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Lateran IV

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  • CANON 52
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CANON 52

Summary. In the matter of consanguinity and affinity, hearsay evidence is not to be relied on unless it comes from reputable persons to whom uprightness is a precious asset.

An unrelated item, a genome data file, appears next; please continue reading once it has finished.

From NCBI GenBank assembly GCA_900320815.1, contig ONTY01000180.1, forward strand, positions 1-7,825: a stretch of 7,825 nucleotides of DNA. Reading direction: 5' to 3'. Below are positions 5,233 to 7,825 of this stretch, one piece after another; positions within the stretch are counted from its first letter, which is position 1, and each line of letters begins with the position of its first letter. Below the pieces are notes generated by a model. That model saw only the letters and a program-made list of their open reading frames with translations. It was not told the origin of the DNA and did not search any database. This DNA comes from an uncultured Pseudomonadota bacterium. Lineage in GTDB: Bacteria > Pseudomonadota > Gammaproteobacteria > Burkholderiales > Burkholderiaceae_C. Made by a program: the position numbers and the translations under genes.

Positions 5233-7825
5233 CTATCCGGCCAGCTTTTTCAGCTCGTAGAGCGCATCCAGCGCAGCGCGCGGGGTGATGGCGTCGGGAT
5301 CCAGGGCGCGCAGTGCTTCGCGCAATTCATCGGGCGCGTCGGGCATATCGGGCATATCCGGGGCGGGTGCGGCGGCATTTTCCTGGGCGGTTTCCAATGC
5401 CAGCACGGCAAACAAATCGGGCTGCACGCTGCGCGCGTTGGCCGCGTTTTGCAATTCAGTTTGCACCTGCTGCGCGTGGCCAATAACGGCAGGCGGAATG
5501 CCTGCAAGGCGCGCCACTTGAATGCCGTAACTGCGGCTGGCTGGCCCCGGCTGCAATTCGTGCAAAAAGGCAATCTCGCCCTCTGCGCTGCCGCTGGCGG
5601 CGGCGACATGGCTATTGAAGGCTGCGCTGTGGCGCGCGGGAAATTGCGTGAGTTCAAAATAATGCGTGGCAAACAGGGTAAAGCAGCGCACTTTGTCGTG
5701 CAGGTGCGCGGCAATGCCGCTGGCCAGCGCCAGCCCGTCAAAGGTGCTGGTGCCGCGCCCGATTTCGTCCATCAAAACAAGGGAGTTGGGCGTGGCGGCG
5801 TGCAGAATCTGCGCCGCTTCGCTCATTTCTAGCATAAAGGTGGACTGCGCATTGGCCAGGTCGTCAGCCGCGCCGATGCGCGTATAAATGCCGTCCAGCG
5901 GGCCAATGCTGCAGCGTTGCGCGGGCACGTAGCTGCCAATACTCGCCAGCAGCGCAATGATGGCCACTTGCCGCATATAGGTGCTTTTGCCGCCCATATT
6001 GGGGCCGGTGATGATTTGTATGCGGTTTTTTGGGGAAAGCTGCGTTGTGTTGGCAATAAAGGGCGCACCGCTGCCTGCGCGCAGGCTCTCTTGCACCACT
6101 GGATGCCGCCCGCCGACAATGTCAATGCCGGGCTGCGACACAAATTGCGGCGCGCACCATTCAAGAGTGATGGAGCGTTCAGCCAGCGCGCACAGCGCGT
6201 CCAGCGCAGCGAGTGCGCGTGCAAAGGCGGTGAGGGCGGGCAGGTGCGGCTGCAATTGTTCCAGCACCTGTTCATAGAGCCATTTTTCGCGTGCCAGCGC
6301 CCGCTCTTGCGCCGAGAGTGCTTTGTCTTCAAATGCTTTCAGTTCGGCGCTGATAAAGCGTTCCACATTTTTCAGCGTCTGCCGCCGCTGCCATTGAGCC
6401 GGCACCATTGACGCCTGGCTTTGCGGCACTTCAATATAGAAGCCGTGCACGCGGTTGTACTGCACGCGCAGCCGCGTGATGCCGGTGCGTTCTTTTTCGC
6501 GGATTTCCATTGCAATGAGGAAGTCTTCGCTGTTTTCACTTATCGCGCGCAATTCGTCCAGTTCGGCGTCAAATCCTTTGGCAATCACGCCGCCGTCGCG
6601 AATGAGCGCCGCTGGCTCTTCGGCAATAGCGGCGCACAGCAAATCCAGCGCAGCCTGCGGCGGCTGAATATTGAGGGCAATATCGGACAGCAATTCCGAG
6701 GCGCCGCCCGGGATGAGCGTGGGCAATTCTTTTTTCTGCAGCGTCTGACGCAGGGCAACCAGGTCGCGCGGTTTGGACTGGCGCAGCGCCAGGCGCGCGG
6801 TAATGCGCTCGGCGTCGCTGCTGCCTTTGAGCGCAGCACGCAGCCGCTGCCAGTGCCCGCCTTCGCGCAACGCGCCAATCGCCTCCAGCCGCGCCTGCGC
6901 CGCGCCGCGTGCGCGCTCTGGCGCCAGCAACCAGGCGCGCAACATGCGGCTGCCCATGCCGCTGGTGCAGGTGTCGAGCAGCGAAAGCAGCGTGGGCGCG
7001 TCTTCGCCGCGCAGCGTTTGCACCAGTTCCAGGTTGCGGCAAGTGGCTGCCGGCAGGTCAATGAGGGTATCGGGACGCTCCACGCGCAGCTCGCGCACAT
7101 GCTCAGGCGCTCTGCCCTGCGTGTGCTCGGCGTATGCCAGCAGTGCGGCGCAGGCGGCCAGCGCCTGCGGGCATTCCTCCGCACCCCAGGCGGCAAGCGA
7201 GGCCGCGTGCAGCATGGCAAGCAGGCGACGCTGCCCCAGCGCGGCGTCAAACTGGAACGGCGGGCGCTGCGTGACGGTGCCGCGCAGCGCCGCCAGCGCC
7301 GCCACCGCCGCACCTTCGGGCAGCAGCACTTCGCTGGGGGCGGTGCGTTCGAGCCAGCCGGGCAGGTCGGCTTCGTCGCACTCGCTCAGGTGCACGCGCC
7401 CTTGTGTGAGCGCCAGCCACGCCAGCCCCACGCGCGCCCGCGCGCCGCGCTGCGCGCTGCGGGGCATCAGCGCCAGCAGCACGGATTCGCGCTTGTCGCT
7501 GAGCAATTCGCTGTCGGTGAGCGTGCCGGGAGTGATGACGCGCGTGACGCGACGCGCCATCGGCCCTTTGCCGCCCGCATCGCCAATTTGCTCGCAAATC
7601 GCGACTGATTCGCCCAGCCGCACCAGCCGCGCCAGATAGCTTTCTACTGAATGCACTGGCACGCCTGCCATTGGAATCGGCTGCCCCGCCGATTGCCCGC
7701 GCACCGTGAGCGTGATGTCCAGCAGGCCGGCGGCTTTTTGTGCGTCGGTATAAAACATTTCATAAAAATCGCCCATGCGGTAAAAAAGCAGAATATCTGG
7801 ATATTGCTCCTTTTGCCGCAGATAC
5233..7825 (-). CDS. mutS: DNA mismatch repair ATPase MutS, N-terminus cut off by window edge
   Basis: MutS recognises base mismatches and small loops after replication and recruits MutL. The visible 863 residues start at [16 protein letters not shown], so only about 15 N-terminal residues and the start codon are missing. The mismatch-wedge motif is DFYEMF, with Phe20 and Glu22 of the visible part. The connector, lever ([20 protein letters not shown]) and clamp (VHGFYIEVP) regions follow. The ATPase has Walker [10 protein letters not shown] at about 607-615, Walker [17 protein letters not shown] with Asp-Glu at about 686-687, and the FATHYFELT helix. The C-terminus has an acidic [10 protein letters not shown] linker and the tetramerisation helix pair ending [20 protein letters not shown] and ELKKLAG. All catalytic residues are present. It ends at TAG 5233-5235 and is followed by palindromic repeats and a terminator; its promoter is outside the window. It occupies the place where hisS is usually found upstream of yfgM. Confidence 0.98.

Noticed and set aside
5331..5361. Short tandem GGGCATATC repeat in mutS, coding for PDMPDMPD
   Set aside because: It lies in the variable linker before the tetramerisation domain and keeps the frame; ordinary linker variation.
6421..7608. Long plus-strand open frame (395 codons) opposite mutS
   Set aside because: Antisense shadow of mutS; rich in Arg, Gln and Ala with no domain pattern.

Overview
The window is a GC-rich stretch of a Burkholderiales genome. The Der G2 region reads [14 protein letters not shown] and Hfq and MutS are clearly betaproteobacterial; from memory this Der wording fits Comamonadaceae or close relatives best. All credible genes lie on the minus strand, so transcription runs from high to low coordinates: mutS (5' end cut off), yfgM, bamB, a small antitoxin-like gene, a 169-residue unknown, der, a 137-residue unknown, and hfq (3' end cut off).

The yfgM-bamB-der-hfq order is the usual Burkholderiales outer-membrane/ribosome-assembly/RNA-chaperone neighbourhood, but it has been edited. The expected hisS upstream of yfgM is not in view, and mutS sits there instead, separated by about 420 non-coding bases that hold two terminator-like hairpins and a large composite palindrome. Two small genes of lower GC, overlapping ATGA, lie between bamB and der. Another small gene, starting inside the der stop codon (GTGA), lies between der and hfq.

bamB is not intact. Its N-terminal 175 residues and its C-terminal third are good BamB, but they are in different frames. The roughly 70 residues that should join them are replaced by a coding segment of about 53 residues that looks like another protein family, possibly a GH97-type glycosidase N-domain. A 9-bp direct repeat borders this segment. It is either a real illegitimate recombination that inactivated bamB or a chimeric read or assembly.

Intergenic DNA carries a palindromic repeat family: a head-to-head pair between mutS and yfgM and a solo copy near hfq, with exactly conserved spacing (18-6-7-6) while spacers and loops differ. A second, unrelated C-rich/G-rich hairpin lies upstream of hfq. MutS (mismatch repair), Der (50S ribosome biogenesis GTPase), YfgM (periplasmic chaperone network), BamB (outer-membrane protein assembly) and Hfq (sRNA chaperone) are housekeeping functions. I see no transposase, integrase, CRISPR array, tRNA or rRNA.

Text. Through some necessity the common mode of procedure in computing the degree of consanguinity and affinity has been re placed by another, namely, hearsay testimony, since on account of the shortness of human life eye-witnesses cannot be had in the matter of reckoning to the seventh degree. But, since we have learned from many instances and from experience that, in consequence of this, legitimate marriages are beset with many dangers, we decree that in this matter hearsay witnesses be not received in the future, since the prohibition now does not extend beyond the fourth degree, unless they be reputable persons to whom uprightness is a precious asset and who before the dispute arose obtained their testimony from those gone immediately before, not from one indeed, since he would not suffice if he were living, but from two at least, who must have been reliable persons, beyond suspicion and of good faith, since it would be absurd to admit them if their informants were worthy only of rejection. Not even if one person has obtained his testimony from many, or if an unreliable person has obtained his from men of good faith, must they be admitted as many and suitable witnesses, since even in the ordinary judicial processes the statement of one witness does not suffice, even though he shine in all the splendor of gubernatorial dignity, and, moreover, legitimate acts are denied to persons of a disreputable character. Witnesses of this kind must declare on oath that in giving their testimony they are not actuated by hatred, fear, love, or self interest; let them designate persons by their names or by a satisfactory description or circumlocution, and distinguish by a clear computation each degree on both sides, and let them include in their oath that they obtained their information from their forefathers and believe it to be so. But neither do such witnesses suffice unless they declare on oath that they have seen persons who belonged to at least one of the aforesaid degrees and who acknowledged themselves blood relatives. For it is more tolerable that some who have been united contrary to the laws of men be separated than that those who have been legitimately united separate in violation of the laws of God.




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